The size of the fingerprint biometric sensor: why bigger is better
Article features research by Nasir Memon, professor in the department of Computer Science and Engineering at NYU Tandon.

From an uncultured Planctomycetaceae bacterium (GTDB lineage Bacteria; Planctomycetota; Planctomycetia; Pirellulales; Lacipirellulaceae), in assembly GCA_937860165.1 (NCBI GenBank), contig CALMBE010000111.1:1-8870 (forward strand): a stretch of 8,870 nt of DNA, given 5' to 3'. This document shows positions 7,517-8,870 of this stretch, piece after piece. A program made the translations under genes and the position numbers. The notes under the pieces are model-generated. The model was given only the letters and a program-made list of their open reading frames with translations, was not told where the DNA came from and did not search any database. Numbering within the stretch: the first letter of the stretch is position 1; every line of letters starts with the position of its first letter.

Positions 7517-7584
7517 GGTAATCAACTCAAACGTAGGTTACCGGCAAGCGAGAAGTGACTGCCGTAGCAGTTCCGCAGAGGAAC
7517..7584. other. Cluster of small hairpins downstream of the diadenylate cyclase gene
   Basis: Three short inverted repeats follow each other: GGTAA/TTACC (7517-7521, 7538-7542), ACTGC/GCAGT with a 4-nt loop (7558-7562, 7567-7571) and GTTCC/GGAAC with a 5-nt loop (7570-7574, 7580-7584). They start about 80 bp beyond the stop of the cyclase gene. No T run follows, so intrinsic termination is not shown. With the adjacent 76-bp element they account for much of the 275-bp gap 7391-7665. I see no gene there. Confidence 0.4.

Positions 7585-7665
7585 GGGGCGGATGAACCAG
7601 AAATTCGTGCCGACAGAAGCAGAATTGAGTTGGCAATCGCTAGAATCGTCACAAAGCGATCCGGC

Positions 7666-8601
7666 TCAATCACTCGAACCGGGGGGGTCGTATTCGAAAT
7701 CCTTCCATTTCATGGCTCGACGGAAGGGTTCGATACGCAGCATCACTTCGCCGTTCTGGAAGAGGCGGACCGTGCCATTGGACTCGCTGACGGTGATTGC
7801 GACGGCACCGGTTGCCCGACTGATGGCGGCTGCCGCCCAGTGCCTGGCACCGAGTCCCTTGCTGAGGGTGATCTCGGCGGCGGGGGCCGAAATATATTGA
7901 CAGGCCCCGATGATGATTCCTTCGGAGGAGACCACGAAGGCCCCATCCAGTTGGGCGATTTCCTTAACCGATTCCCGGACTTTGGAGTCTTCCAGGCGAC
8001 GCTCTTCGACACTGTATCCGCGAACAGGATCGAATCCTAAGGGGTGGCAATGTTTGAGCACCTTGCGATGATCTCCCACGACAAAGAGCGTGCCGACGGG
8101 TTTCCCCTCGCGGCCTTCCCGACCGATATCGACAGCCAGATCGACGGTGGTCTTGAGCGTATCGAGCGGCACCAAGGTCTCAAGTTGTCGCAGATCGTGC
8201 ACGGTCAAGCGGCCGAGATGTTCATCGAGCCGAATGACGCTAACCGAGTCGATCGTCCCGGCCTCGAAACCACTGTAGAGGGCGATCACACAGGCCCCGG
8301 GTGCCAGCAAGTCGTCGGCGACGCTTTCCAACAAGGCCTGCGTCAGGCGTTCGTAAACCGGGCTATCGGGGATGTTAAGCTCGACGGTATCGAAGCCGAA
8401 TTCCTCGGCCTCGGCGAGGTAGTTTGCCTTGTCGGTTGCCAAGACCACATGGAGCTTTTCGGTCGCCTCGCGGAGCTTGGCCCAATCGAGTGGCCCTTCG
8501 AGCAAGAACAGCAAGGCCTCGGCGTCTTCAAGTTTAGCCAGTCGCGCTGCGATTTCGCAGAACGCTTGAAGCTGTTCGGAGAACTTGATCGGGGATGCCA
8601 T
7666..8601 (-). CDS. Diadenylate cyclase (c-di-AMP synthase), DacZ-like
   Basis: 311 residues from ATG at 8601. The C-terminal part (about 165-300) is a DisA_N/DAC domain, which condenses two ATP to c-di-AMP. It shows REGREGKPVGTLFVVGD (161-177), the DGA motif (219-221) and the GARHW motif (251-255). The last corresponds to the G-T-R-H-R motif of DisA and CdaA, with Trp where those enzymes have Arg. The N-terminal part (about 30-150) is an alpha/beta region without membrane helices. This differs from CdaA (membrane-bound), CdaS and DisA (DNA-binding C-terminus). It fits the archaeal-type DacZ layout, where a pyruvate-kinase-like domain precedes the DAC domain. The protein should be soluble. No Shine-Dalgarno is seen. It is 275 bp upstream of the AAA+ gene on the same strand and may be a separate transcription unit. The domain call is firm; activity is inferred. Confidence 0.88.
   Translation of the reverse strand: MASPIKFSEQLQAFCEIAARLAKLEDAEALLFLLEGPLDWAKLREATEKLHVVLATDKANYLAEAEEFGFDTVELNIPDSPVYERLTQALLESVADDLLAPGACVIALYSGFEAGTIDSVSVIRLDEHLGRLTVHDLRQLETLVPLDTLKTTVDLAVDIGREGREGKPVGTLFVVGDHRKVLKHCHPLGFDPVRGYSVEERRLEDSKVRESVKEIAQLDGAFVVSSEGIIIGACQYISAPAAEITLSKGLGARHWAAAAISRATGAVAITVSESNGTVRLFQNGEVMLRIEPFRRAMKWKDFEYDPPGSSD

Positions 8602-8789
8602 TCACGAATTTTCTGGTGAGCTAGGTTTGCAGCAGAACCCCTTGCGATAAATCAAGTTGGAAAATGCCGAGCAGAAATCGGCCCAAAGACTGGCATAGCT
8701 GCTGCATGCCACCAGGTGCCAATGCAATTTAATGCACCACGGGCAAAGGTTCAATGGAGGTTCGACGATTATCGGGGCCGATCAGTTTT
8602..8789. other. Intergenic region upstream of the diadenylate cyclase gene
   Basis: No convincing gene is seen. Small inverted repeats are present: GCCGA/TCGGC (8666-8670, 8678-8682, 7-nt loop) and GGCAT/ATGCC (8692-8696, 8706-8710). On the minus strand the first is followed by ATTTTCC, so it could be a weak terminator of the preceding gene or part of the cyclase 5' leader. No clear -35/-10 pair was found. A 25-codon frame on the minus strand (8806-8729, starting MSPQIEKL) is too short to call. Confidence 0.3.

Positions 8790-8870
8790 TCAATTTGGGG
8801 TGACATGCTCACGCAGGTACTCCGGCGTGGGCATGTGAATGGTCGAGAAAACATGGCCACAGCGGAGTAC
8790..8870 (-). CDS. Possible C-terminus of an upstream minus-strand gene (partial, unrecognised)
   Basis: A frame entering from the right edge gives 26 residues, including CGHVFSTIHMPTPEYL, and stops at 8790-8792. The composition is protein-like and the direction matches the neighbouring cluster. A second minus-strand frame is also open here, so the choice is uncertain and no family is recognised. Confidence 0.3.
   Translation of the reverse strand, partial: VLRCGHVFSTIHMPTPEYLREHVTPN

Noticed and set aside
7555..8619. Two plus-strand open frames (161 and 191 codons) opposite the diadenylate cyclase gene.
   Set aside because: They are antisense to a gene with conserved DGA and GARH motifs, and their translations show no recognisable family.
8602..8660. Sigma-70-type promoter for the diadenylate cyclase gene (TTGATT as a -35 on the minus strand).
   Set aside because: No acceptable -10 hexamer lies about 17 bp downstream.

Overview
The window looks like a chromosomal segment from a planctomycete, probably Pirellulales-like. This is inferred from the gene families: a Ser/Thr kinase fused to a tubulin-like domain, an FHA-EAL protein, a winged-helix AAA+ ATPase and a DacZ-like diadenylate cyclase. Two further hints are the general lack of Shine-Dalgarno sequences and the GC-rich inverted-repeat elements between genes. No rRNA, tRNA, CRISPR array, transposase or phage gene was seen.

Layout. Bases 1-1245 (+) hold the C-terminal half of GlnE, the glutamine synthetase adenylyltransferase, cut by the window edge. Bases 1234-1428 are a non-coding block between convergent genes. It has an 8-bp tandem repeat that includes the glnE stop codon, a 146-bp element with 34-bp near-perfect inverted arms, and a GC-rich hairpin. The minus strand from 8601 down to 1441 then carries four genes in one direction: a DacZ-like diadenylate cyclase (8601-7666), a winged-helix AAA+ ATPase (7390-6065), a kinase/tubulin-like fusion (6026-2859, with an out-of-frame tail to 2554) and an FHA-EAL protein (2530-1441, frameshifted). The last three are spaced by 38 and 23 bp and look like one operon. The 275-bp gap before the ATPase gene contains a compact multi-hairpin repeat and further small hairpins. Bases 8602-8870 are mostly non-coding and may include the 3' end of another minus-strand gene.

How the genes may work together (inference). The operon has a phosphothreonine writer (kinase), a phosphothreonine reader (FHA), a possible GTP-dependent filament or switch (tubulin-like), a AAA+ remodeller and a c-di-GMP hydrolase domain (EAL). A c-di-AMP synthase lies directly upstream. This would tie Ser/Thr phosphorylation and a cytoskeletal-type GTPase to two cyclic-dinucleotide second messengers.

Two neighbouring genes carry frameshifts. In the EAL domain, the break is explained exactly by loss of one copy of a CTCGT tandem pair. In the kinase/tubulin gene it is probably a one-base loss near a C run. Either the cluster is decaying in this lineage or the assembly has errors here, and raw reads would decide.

… Whilst there is no denying the fingerprint biometric smart card is reaching its inflection point, one barrier to mass market adoption is the cost of the sensors needed to take each person’s biometric fingerprint data. To combat this, many producers of these sensors have looked to limit costs by reducing the size of the sensors used. … the smaller the sensor the more times an enrollee needs to touch the sensor in order to capture an image of the whole surface of the finger. Some manufacturers are getting around this problem by partially enrolling the fingerprint, by adding a fragment of the fingerprint and then adding to data to the template, once the card is in use. According to a new study from New York University Tandon School of Engineering, ‘partial’ fingerprints are less likely to be unique than full prints, making smaller fingerprint-based security systems less secure and more vulnerable than previously thought.